Cisco Systems and Apple Computer had been working to have VPN support available by the release date of Mac OS 10.4, but they were not able to get the work done in time, a Cisco official says.
When Apples "Tiger" operating system is released Friday, it will be without support for Cisco Systems VPN client.
Cisco Systems Inc. and Apple Computer Inc. had been working to have VPN support available by the release date of Mac OS 10.4, but they were not able to get the work done in time, according to Pete Davis, product line manager for remote-access VPNs at Cisco.
"We had a goal of having the client operational by the time of the release, but the dates just didnt line up," he said. But Cisco expects that support will be available by mid-May.
Until then, Davis advises users who rely on Cisco VPNs
to delay their upgrade plans until the support is in place.
Read more here about Apples release of Tiger.
If a user installs Tiger and then attempts to launch the VPN client, what is most likely to appear is an error message stating that the IPC (interprocess communications) socket allocation failed and giving the cause as Ciscos VPN service.
Although the error message tells users to start the service and try again, a restart will not solve the problem until Cisco issues its fix in May.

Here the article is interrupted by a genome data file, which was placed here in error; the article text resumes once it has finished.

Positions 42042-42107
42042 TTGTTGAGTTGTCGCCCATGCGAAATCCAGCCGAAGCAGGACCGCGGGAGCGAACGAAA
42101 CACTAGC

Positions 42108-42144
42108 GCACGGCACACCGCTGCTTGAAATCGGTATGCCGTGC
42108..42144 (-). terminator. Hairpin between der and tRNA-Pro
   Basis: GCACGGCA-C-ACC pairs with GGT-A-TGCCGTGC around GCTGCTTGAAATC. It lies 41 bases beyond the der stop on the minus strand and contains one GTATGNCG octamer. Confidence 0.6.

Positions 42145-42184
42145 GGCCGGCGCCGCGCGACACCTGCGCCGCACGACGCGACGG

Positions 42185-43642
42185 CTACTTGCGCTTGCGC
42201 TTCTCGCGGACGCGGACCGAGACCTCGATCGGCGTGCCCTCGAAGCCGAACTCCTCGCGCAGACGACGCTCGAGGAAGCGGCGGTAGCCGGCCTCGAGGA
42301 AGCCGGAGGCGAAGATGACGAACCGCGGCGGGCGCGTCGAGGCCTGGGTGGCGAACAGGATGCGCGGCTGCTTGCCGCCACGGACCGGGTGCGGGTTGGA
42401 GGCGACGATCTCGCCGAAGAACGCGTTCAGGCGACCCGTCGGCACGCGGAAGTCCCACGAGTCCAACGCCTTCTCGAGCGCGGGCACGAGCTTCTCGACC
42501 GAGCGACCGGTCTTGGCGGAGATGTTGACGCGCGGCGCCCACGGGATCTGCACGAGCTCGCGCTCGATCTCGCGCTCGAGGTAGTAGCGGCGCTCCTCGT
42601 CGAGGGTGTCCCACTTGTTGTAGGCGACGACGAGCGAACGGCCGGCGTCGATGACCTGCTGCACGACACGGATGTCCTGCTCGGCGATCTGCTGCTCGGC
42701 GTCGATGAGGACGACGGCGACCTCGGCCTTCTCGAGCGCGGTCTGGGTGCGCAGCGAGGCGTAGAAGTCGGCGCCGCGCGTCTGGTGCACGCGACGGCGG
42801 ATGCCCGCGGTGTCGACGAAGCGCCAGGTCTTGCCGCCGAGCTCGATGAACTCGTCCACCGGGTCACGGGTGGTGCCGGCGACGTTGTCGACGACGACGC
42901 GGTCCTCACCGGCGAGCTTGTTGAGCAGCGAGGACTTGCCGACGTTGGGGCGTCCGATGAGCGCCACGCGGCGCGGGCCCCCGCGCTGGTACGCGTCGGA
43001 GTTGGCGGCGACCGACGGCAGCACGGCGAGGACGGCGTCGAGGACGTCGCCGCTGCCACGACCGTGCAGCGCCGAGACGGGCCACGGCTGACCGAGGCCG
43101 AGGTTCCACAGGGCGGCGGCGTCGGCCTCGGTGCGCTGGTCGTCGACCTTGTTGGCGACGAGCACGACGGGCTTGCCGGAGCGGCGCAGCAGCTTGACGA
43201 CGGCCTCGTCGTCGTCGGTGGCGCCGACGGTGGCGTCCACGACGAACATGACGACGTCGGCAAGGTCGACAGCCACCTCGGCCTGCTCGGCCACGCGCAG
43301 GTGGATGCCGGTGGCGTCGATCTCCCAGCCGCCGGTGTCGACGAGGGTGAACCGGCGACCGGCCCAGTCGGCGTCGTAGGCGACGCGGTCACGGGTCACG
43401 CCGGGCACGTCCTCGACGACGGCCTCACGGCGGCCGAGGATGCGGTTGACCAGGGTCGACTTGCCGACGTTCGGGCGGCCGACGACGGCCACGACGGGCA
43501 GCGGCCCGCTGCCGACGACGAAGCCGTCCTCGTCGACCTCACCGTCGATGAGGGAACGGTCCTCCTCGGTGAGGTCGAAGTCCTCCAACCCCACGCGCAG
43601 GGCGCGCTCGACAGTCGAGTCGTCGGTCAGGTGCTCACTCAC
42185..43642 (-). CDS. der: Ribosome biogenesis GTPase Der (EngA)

In advance of the OS release, the University of California at Los Angeles has issued an alert to its students warning that if they wish to upgrade to Tiger, they will have no available means of connecting to the universitys wireless network.
"Apples built-in PPTP [Point-to-Point Tunneling Protocol] does not work with our current network setup, and the most recent Cisco VPN client will not work with Mac OS 10.4," the alert said.
Those most affected at this point are users who have obtained a prerelease copy of Tiger, Davis said. But after Tigers official release, it is possible that Cisco will see a surge in its support calls from those who download Tiger immediately.
Davis emphasized that the conflict between the VPN client and the OS is not unusual. "When theres a major upgrade to an operating system, it takes work on the part of vendors to make sure theres interoperability, and this was no exception," he said. "Cisco and Apple have a very good relationship, and so this was just a matter of the timing not working out, nothing more."
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